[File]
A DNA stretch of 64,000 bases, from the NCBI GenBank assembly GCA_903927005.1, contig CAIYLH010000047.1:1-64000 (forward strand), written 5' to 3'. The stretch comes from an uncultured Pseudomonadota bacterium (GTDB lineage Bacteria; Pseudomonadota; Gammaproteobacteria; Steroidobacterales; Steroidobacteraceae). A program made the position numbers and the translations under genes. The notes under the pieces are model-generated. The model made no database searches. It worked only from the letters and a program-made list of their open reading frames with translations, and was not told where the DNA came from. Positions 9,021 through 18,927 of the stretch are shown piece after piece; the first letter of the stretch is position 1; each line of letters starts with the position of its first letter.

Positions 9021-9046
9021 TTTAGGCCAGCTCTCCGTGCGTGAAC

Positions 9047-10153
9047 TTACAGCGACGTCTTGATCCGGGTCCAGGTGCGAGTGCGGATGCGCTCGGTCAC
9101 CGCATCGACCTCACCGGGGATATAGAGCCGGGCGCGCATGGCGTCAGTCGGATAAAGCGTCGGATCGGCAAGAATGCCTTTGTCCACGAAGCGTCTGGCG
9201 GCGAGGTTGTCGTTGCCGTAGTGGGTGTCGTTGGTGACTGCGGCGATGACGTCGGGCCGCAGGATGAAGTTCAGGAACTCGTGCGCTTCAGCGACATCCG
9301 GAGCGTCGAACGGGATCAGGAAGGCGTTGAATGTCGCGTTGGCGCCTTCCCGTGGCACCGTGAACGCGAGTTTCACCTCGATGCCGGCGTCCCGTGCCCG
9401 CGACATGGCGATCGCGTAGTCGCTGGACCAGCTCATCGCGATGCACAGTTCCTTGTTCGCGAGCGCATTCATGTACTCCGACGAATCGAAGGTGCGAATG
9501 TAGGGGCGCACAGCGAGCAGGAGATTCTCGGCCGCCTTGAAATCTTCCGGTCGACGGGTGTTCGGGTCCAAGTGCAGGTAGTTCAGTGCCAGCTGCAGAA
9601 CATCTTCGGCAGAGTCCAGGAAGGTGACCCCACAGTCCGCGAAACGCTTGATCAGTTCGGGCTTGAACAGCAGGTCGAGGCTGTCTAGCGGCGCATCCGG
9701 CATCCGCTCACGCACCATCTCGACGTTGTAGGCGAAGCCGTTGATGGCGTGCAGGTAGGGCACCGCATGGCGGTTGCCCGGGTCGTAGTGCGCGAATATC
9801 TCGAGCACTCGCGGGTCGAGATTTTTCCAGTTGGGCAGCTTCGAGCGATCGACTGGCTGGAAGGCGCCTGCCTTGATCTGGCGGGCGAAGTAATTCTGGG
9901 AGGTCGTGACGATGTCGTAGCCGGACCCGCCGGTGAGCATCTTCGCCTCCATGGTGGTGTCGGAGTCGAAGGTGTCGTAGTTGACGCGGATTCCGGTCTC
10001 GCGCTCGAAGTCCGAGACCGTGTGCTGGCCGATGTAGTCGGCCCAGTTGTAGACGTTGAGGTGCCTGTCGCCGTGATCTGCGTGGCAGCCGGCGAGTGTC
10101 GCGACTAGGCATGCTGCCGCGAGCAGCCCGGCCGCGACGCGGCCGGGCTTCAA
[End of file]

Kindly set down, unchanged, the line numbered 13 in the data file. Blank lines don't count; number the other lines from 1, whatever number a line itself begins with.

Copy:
9801 TCGAGCACTCGCGGGTCGAGATTTTTCCAGTTGGGCAGCTTCGAGCGATCGACTGGCTGGAAGGCGCCTGCCTTGATCTGGCGGGCGAAGTAATTCTGGG